This Cape form was a favorite item of dress in the American colonies from the time of the early settlers. This cape is called a “cardinal” because of its color.
It was made of a tightly woven wool cut on the bias and left with a raw edge along the hem. The hooded cape is gathered in a circular shape at the back to stand high without crushing the coiffure underneath.
By the late 18th century, cardinals could be bought ready-made in England. A cape is a sleeveless outer garment, which drapes the wearer’s back, arms, and chest, and fastens at the neck.
In fashion, the word “cape” usually refers to a shorter garment and “cloak” to a full-length version of the different types of clothing, though the two terms are used synonymously for full-length coverings.
Capes were standard in medieval Europe, especially when combined with a hood. Catholic clergy wears a cape for formal events and as liturgical vestment often highly decorated with elaborate embroidery.
Capes remain in regular use as rain-wear in various military units.
- Title: Cape
- Date: Last third 18th century
- Geography: England
- Materials: Wool
- Museum: Metropolitan Museum of Art – MET
Getting dressed in the 18th century
Getting dressed in the 18th century – working woman
Facts about Fashion
- The loincloth is the oldest item of clothing.
- The second oldest item of clothing is the skirt.
- Perfumes were used from the Ancient Egyptian Era for religious rituals, and the fashion has been thus since then.
- In ancient times, purple clothes were only worn by emperors, magistrates, and the aristocracy.
- The Ancient Romans wore yellow clothing on their wedding days.
- During the Renaissance, aristocratic women used to shave their eyebrows. Note Mona Lisa’s eyebrows.
- In the 15th century, being pregnant was popular for female portraits, so girls who were not pregnant used to put a small pillow under their clothes to create the illusion of the baby bump potential.
- Men wore high heels to ride horses up until 1740. It was thought that the heels helped them to ride horses better.
- The wig, which is commonly worn by judges today, derived from the days of King Louis XIII. The French King was balding and wore a massive wig to appear macho and dominant. He created the fashion for the European aristocracy.
- Napoleon had brass buttons sewn on the sleeves of his soldiers’ uniforms to discourage them from wiping their noses on their uniforms.
- Mark Twain invented and patented the bra-strap clasp.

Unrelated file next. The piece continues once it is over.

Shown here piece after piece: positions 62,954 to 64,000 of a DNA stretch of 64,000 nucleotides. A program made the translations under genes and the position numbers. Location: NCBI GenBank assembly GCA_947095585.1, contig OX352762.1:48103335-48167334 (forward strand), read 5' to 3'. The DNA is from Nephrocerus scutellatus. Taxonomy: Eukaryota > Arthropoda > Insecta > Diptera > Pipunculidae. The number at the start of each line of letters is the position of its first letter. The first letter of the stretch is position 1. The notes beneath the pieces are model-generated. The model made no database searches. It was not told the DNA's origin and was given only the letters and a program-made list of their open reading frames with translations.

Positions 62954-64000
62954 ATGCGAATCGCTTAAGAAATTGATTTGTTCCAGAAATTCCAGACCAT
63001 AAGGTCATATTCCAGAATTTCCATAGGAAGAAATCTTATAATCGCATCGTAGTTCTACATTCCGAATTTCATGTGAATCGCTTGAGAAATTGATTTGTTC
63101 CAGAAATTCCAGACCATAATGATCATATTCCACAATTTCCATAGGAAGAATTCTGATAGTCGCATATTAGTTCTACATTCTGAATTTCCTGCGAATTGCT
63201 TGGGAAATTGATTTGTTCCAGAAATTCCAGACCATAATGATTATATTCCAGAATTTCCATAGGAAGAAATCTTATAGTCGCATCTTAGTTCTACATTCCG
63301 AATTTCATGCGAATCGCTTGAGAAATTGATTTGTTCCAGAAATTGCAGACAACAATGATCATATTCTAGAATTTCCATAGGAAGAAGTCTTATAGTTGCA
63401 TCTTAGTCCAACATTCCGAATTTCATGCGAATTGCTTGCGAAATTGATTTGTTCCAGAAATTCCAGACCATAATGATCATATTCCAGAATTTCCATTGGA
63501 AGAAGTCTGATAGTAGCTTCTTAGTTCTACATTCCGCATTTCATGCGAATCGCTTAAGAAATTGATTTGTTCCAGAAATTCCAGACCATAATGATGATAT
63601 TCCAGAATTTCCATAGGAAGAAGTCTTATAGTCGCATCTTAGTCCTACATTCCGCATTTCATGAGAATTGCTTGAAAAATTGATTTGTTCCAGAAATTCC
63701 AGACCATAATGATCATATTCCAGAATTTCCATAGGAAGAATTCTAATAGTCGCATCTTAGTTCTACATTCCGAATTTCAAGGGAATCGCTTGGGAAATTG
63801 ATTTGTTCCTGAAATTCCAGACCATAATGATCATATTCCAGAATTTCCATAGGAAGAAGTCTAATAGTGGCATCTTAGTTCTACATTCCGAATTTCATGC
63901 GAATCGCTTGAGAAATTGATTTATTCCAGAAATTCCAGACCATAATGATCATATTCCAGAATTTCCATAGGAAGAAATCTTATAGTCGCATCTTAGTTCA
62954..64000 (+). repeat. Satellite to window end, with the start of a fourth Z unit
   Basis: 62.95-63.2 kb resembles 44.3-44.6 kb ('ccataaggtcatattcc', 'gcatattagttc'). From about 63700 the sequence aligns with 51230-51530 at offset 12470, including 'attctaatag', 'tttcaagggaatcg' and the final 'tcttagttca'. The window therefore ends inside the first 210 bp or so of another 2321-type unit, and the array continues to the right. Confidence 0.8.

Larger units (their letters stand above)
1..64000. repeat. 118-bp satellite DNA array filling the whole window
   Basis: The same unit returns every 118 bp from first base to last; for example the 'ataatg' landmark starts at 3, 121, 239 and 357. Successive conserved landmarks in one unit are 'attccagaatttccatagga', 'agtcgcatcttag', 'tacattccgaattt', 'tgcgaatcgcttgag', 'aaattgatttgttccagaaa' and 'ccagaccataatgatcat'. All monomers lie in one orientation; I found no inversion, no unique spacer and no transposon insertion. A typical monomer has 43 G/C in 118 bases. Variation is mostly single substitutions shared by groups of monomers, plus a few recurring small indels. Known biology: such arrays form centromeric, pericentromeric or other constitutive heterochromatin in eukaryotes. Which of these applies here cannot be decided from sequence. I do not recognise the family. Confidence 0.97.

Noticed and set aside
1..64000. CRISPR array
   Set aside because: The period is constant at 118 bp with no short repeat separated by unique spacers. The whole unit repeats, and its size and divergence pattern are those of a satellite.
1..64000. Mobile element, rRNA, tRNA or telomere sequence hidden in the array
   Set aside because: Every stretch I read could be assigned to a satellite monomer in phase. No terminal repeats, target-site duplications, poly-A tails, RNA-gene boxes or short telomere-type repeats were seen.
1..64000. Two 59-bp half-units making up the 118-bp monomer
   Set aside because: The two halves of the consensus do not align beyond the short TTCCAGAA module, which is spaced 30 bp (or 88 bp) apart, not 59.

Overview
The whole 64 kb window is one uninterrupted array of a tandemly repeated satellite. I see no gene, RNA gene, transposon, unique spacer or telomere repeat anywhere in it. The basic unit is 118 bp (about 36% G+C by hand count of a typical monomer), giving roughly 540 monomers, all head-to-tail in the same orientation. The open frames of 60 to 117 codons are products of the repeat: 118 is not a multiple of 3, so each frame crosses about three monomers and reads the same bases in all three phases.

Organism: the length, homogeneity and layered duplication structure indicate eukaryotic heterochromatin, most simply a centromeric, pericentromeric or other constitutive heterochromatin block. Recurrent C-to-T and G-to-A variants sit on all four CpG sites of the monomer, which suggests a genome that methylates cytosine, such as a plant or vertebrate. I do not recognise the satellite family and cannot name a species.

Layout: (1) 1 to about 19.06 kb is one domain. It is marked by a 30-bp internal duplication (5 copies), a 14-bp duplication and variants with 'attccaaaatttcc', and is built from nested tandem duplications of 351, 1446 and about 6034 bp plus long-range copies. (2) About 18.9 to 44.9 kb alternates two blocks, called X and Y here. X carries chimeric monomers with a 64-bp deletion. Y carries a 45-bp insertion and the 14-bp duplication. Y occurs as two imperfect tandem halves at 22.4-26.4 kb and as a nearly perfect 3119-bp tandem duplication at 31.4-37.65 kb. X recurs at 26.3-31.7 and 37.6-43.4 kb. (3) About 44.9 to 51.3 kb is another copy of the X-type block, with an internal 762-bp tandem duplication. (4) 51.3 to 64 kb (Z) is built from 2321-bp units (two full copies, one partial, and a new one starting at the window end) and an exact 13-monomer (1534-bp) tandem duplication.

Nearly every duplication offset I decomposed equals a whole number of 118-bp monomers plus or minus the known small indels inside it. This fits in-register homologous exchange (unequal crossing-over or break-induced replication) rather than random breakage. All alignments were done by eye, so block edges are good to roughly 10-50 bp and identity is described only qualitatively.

- Up until the early 1910s, it was common for little boys to wear dresses until they were around five years old.
- Before Queen Victoria’s white wedding, white was a color traditionally associated with mourning.
- In 1909, the U.S. Navy banned naked lady tattoos on a service member’s arms. To join the Navy, men had to have clothes tattooed on their nude bodies.
- The famous Lacoste crocodile symbol was created in 1933 and was the first designer logo ever.
- In the United States, on average, each person owns seven pairs of jeans.
Explore the Metropolitan Museum of Art
MET American Wing Collection
- “Washington Crossing the Delaware” by Emanuel Leutze
- “Portrait of Madame X” by John Singer Sargent
- “Mother and Child” by Mary Cassatt
- “Fur Traders Descending the Missouri” by George Caleb Bingham
- “The Gulf Stream” by Winslow Homer
MET European Sculpture and Decorative Arts Collection
- “Hercules the Archer” by Antoine Bourdelle
- “Orpheus and Eurydice” by Auguste Rodin
- “Perseus with the Head of Medusa” by Antonio Canova
MET Drawings and Prints Collection
- Album of Tournaments and Parades in Nuremberg
- “Canvassing for Votes” by William Hogarth
- “Christ and the Woman of Samaria” by Rembrandt
MET Costume Institute Collection
MET Photograph Collection
MET Musical Instrument Collection
Getting Dressed in the 18th Century – Working Women in Summer
What would an 18th-century woman have kept in her pockets?
18th Century Cardinal Costume
“Fashions fade, style is eternal.”
– Yves Saint Laurent
Photo Credit: Metropolitan Museum of Art [CC0], via Wikimedia Commons